HR should be out there with the people

Top
UK entrepreneur, Tim Waterstone, speaking at Personnel Today’s HR Directors
Club at the Tower of London, said there was nothing more important than HR, but
the function should be ‘out there with the people doing the job’ and not bogged
down in bureaucracy.

Waterstone,
one of the UK’s most determined businessmen, founded Waterstone’s bookshops in
1982 with a £6,000 redundancy payout. He was chairman of HMV Media Group until
March, and is now concentrating on his latest venture, Daisy & Tom – a
chain of children’s department stores offering everything for children up to
the age of eight. He also holds a number of non-executive directorships.

Waterstone
said HR should be decentralised to develop managers and staff, and ensure that
employees are given responsibility and are excited by their jobs.

He
said that Waterstone’s books had only ever needed to place one recruitment
advert as the chain’s standing as a fun and relaxed place to work and its
reputation for having an intense desire to win, attracted staff.

This
environment encouraged newcomers to be driven and filled them with a need to
win, he said.

"You
should make it clear to staff that working life can be an extraordinary
experience," Waterstone said. "I believe intensely it is a privilege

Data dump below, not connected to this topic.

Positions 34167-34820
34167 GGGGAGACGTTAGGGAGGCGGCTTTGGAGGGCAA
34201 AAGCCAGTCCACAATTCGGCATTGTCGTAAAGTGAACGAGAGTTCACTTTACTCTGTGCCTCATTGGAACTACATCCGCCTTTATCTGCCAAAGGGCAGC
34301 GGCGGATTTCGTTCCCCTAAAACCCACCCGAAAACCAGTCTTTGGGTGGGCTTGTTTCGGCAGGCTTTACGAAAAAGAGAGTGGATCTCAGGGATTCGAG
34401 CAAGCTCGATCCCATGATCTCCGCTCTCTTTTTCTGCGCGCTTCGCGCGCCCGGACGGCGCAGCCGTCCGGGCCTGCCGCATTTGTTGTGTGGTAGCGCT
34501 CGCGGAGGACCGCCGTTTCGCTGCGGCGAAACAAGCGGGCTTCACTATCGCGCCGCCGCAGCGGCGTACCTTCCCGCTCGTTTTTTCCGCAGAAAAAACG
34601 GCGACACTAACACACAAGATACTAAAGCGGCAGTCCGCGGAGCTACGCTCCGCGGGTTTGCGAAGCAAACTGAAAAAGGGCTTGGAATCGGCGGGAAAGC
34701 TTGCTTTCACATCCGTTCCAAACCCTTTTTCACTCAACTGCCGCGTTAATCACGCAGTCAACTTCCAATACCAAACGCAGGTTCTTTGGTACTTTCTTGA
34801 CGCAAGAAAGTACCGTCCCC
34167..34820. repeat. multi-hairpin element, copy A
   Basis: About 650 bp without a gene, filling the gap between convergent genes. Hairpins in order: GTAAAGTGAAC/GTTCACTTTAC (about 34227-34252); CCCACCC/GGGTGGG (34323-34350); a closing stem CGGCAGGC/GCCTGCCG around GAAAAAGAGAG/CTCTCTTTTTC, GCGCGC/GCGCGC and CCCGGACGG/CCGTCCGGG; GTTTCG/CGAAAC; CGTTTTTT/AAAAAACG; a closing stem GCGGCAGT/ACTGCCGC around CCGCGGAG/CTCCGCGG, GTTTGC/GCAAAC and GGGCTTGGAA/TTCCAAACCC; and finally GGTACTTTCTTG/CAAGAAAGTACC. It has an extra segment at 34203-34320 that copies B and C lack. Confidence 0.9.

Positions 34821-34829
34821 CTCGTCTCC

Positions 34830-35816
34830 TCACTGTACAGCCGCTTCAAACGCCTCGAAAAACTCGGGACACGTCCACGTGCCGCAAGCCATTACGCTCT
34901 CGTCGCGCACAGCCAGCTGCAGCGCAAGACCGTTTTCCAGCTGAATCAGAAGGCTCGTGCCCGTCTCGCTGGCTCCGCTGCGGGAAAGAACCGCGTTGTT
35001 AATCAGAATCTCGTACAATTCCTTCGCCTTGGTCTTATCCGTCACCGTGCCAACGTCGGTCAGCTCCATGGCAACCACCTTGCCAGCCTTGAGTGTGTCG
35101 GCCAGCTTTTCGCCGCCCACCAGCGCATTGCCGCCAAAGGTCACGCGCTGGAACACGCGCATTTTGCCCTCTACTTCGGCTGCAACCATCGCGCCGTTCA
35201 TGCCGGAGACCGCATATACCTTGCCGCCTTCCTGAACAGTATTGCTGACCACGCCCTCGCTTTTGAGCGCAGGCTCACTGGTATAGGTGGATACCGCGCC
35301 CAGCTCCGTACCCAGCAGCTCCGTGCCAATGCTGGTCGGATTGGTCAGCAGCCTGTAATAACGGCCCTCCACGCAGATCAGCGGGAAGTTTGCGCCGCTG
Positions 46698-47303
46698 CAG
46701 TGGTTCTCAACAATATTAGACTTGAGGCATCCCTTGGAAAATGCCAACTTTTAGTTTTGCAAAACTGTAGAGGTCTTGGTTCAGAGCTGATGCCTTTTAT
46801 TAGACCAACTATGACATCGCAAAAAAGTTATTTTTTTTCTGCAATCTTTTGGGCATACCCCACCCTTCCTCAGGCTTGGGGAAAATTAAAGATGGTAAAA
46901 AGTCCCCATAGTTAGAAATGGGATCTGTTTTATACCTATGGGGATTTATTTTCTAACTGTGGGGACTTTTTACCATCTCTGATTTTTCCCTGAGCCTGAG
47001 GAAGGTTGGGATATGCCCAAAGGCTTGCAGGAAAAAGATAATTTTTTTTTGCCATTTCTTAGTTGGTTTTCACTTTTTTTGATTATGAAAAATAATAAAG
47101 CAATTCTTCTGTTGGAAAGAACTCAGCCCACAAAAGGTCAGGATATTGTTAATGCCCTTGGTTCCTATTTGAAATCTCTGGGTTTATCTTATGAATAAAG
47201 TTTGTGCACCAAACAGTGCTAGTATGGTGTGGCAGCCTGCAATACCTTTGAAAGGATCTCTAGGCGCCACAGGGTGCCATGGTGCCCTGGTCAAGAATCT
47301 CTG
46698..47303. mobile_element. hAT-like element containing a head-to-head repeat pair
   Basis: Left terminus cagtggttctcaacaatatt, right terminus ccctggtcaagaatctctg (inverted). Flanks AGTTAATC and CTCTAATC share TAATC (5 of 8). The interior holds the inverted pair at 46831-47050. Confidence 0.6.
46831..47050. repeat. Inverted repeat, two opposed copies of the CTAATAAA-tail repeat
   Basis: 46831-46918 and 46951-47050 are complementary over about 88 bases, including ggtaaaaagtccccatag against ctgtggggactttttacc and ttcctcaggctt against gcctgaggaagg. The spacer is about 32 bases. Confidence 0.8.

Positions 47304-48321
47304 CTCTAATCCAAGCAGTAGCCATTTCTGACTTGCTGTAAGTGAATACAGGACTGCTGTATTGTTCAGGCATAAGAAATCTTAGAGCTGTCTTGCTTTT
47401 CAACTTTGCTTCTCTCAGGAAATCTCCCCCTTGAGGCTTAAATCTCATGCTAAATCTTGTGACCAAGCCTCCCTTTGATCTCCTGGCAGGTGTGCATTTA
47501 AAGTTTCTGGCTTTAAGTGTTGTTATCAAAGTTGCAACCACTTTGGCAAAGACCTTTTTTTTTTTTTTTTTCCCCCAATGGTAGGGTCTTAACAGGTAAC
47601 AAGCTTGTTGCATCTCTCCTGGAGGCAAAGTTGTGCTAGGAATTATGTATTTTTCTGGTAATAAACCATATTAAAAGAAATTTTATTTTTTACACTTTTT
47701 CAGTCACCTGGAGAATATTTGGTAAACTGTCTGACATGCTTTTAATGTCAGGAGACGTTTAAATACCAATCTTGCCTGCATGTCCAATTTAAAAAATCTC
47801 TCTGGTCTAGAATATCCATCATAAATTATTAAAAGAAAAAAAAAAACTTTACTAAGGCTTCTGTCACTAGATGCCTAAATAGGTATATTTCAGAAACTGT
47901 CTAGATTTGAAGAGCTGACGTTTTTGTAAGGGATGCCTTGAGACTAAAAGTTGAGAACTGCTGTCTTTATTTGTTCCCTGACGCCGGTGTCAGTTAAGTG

to empower people to take responsibility."

He
warned that leadership should be characterised by lightness of touch to avoid
staff being over-managed and under-led, and said a secure financial system
would protect the company and its workers, while encouraging them to innovate.

Even
the top management should strive to be personal in their interaction with
staff, Waterstone added. If leaders offer congratulations on specific acts
rather generic achievements, employee will become proud and will ‘be with you
forever’.

Conversely,
if a person is unhappy at work, businesses simply have to let them go, because
keeping people in jobs they don’t enjoy would be detrimental to a business,
stated Waterstone.

To
keep the entrepreneurial spirit and innovation alive, Waterstone advocated that
companies encourage staff to enjoy their jobs. But he said staff should move on
in four or five years.

He
told HR directors that the world was becoming looser and freer, and companies
were becoming less like the old model of IBM, with 26 layers of management.
Instead, he said, companies were becoming ‘more like the mafia’, who only had
two management layers.

"The
comfort of corporations is going," he said. "Even huge global
corporations are breaking management down to create drive and creativity."

Tim
Waterstone is non-executive director of Yale University Press, National Gallery
Publications and FutureStart Venture Capital Fund of BT. He is also an occasional
guest lecturer at INSEAD in France, and the London Business School. To date he
has had three of his own novels published.

The
HR Directors Club provides business inspiration and networking for HR directors
in organisations with 1,000-plus employees. Members can join by registering at www.hrdirectorsclub.com

The
club is supported by six sponsors offering quality services to the HR
profession. The sponsors are: Arinso, DDI, DBM, PeopleSoft,
PricewatershouseCoopers and Xchanging.

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